Is there a good (or even a bad) reason why it's called the "sampling distribution of the mean" and not the "distribution of the sample mean"?

If we take multiple samples all of the same size, $n$, we get a distribution of sample means, $\bar{X}$. If I get this right, this is called the "sampling distribution of the mean". But that seems like an overly confusing name. I can be fussy about names of things. But then sometimes there's a good reason for a "bad" name. So why did we give a distribution of sample means this unwieldy name? Is it wrong to call it a "distribution of sample means"?

  • 4
    $\begingroup$ To me "distribution of the sample mean" seems like a better name. $\endgroup$
    – littleO
    Jul 22, 2020 at 19:53
  • $\begingroup$ @littleO Agree. But worried about calling it that to my students. Obviously I will describe it to them that way. $\endgroup$
    – Jeff
    Jul 22, 2020 at 20:01
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    $\begingroup$ 'Distribution of sample mean' is what it means, so of course it's not wrong to call it that. $\endgroup$ Jul 22, 2020 at 20:14
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    $\begingroup$ In a Bayesian context, a statistic may have various conditional distributions (e.g. a predictive distribution as well as distributions conditional on a subset of the population parameters, etc.). To say sampling distribution is to emphasize the distribution conditional on all the population parameters, such as what a frequentist interpretation would consider the "long-run distribution" of relative frequencies in repeated sampling. $\endgroup$
    – r.e.s.
    Jul 22, 2020 at 20:44

1 Answer 1


In order to keep often-used terminology brief statisticians and textbook authors often resort to abbreviation. That works OK if the abbreviations are more or less consistent and everyone understands the reason for the abbreviation.

Suppose you're trying to estimate the mean of a normal population with unknown $\mu$ and $\sigma.$ You take a random sample of size $n$ from the population to get a 95% confidence interval for $\mu.$ [That should really be a 95% confidence for estimating $\mu,$ but if you're making a CI everyone knows estimation is involved, so we often drop the word estimating.]

The confidence interval may be of the form $\bar X \pm t^*S/\sqrt{n},$ where $t^*$ cuts off probability from the upper tail of Student's t distribution with $n-1$ degrees of freedom. The distribution of $\bar X$ is $\mathsf{Norm}(\mu, \sigma/\sqrt{n}).$ This is called the sampling distribution of the (sample) mean.=--or, in context, just sampling distribution.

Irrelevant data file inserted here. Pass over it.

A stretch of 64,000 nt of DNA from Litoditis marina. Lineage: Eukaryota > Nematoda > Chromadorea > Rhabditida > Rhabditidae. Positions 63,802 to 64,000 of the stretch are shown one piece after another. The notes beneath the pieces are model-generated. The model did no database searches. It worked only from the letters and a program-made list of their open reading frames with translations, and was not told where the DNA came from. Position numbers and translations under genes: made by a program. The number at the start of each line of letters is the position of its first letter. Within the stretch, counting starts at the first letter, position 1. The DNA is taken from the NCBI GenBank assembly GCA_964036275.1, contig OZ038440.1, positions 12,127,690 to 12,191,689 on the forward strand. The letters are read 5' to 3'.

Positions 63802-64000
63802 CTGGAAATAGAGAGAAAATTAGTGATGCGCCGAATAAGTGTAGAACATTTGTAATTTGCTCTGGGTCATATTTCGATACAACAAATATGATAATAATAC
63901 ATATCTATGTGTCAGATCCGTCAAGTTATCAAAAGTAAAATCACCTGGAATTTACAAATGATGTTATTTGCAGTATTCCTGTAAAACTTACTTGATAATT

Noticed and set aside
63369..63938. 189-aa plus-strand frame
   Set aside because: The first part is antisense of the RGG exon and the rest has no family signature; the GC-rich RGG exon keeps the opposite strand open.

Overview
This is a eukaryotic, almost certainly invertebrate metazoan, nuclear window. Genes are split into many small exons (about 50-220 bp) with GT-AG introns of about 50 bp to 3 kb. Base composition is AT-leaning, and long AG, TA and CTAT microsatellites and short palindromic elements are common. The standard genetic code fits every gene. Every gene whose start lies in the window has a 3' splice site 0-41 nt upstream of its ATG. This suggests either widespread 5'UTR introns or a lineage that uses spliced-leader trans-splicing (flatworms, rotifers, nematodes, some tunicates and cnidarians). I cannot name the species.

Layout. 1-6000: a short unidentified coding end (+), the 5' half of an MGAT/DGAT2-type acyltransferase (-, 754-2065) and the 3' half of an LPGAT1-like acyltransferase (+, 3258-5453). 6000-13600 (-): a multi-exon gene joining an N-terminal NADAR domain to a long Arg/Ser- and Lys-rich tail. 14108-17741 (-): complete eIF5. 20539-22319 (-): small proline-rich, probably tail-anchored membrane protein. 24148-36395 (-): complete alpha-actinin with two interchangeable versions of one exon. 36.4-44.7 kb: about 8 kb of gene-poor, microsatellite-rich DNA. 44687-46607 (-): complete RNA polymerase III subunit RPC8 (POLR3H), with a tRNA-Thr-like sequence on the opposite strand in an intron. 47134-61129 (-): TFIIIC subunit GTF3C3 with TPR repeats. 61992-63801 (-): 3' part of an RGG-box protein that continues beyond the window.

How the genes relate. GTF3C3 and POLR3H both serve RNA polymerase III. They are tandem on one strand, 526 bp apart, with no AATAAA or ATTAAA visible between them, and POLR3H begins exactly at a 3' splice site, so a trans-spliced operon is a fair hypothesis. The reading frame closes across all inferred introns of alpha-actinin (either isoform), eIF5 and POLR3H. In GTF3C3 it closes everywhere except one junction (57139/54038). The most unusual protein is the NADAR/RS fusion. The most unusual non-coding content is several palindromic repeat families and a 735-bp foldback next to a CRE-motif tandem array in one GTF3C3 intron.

The full story is that we have taken a random sample of size $n$ for the population so that each observation is $X_i \sim \mathsf{Norm}(\mu,\sigma),$ and these observations are independent so that $\bar X \sim \mathsf{Norm}(\mu,\sigma/\sqrt{n}).$ That is, $E(\bar X) = \mu$ and $SD(\bar X) = \sigma/\sqrt{n}.$ But people who know what is going on are happy to refer to the sampling distribution of $\bar X.$

Also, we can say that $\sigma/\sqrt{n}$ is the standard deviation of $\bar X.$ We often say the standard error (of the mean) is $\sigma/\sqrt{n}.$ It is understood that 'standard error' is used only for estimators.

Moreover, because $\sigma$ is unknown, we estimate it by the sample standard deviation $S.$ Then the estimated standard deviation of $\bar X$ is $S/\sqrt{n},$ but we're happy to shorten this to saying $S/\sqrt{n}$ is the standard error. Maybe it ought to be the estimated standard deviation of the sampling distribution of the sample mean, but the estimated is omitted because seeing $S$ we know it's estimated and we also say it's a standard error for short.

The terminology standard error may also be used for the estimated standard deviation $\sqrt{\frac{\hat p(1-\hat p)}{n}}$ for the point estimate $\hat p$ of a binomial proportion, which is sometimes used as the standard deviation of a normal approximation to the distribution of $\hat p:$ a similar story, but with a few extra details.

Because of such abbreviated language your stat book may weigh only 5 lbs instead of 7. Watch out for bold face type often printed in blue ink. That's often code for the first use of abbreviated terminology. Pay attention, you'll see it again.


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